In part, this difficulty can be mitigated by replacing some of the sodium oxide of water glass by other alkali metal oxides such as potassium. Such other alkali metals have a lesser tendency than does sodium to flux the foundry sand and lower its fusion point, but they add to the expense of the binder.
It is preferred, and an important discovery in its own right in accordance with the present invention, to add ammonia or a quaternary ammonium compound to the sodium silicate for the purpose of increasing its alkalinity without introduction of adverse quantities of sodium oxide. In this aspect of the invention it is preferred, therefore, to use a sodium silicate containing a silica to sodium ratio of 2.2 or higher (but preferably not higher than 3.2) to which ammonia is added up to an amount which increases the effective alkalinity of the mixture to the equivalent of a sodium silicate having silica to metal oxide ratio of 1.8 to 2.2. This is calculated by treating 1 mole of ammonia as the equivalence of 1 mole of sodium hydroxide. This aspect of the invention is particularly surprising because it had been thought heretofore that addition of ammonia to sodium silicate tended to convert the sodium silicate to an insoluble gel. I have found that, upon addition of ammonia, if a mixture is stirred vigorously for at least 30 minutes if gellation occurs, and is allowed to age for several hours (or preferably a day or more) at room temperature, the homogeneity of the ammoniated sodium silicate reappears and the mixture indeed becomes less viscous than the original sodium silicate.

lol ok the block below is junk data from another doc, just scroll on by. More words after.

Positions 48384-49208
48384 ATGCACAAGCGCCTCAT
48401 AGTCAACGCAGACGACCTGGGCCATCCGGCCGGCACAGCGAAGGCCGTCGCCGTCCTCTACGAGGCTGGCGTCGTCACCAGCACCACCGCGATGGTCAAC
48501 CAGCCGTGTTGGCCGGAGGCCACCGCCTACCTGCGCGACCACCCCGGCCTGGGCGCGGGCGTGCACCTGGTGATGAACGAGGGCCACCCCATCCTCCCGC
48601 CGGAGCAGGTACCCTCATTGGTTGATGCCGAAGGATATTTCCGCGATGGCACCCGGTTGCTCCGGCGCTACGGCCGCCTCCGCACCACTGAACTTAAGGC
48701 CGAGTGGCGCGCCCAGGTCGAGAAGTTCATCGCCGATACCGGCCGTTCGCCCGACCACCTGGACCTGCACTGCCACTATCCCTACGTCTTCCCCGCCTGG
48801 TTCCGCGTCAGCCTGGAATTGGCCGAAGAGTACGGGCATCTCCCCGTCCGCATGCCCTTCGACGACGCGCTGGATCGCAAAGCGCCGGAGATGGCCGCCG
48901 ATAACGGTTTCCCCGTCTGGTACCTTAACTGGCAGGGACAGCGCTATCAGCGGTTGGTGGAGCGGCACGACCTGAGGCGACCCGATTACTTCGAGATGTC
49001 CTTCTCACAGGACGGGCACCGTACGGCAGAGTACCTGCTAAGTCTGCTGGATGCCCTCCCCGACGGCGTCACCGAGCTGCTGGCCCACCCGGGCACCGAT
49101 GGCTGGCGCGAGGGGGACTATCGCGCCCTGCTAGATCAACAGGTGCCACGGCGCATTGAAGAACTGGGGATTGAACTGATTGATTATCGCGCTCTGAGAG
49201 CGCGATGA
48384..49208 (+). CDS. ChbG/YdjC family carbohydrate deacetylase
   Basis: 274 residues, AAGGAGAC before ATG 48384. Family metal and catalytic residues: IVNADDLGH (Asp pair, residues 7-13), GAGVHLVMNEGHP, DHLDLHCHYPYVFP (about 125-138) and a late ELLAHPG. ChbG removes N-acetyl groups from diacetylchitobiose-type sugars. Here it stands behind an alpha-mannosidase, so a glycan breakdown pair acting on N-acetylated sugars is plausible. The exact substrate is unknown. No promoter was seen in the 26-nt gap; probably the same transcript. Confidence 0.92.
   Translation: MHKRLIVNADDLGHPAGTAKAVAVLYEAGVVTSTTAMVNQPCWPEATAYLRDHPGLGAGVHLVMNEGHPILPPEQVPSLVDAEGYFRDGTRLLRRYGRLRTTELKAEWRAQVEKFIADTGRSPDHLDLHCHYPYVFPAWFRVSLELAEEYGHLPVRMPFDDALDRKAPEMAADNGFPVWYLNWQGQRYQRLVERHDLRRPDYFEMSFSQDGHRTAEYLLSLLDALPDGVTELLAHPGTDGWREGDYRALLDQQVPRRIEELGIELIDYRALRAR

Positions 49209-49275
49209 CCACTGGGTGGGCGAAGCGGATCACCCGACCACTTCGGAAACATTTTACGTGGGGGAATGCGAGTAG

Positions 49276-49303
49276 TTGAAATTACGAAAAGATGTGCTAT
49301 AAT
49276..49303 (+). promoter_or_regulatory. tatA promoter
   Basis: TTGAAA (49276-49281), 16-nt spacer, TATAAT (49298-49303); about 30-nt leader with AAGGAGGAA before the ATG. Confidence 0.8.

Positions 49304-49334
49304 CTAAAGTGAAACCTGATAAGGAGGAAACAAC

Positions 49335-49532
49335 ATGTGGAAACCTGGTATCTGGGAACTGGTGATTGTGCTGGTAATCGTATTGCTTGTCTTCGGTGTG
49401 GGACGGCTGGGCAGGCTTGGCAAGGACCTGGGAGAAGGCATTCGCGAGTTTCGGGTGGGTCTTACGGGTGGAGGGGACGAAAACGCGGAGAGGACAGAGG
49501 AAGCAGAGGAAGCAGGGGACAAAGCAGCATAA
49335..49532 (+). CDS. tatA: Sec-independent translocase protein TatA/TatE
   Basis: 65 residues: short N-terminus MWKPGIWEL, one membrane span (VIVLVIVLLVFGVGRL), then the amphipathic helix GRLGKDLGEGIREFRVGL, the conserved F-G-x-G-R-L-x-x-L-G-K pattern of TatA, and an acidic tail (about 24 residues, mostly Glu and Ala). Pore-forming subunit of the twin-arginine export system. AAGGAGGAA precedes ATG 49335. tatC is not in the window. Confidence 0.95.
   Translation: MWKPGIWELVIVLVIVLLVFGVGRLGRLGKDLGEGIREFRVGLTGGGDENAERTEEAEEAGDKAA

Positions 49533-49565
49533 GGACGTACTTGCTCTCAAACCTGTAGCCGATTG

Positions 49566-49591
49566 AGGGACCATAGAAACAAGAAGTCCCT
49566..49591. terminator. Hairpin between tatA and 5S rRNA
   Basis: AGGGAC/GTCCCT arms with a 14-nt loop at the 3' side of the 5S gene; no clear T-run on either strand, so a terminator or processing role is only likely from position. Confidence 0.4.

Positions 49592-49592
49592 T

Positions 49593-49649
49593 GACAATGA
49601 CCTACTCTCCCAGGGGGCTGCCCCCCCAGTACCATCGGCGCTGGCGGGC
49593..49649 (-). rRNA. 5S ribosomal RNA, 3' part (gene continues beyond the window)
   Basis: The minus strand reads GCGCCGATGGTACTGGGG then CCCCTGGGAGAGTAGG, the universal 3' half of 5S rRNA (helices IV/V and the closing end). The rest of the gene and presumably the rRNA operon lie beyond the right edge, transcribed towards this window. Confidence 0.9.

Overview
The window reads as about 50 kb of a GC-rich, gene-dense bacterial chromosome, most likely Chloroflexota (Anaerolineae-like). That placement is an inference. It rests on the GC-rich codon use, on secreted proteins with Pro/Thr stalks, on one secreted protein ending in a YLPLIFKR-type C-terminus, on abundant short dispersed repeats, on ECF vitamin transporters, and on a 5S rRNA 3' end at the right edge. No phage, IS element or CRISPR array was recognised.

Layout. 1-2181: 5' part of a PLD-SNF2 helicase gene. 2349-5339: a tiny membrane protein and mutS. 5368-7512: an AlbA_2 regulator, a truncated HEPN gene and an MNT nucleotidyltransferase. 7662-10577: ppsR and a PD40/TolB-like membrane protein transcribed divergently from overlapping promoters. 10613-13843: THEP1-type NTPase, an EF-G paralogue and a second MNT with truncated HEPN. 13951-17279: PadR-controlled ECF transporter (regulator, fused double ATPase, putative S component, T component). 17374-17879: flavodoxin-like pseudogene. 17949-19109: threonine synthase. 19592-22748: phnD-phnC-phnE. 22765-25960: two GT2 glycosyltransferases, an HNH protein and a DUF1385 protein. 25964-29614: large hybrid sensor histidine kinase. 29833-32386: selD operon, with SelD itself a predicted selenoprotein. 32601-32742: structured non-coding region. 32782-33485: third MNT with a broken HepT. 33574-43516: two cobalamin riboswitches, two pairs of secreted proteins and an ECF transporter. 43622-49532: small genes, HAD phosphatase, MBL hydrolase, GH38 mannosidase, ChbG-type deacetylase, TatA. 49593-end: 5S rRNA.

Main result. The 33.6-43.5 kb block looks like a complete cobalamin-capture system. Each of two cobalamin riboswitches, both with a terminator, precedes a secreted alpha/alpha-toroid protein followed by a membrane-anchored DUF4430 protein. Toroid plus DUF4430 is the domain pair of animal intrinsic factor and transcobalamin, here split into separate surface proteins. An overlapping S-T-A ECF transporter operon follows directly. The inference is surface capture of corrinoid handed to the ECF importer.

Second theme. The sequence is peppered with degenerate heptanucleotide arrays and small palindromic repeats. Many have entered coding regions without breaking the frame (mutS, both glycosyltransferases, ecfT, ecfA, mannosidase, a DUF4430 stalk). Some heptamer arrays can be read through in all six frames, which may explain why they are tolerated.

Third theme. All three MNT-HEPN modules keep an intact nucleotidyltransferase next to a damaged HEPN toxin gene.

The ammoniated silicate provides a binder with exceptional tensile properties. Moreover, because the ammonia is volatile under the influence of sand drying and heat of casting, the ammonia evaporates leaving behind a mold of excellent shake-out properties and because the introduction of soda is limited, the foundry sand retains its reuseability for a greater period of time.
Another method which I can use for reducing the tendency of the silicate binder to form glass-like substances during casting is to include in it adjuvants which improve the shake-out characteristics of the silicate binder. In general such binders, under the influence of heat during casting will decompose in a manner that disrupts the strength of the film or binding action of the silicate. For example, additives carbonize upon exposure to temperatures of the casting metal, and may evolve small amounts of gases at such temperatures. This facilitates shake-out of the mold and cores from the finished casting. According to this invention, preferred adjuvants are film forming materials which will also enhance the drying and strength properties of the silicate binder, so that the same or even improved strength is obtained with reduced amount of silicate.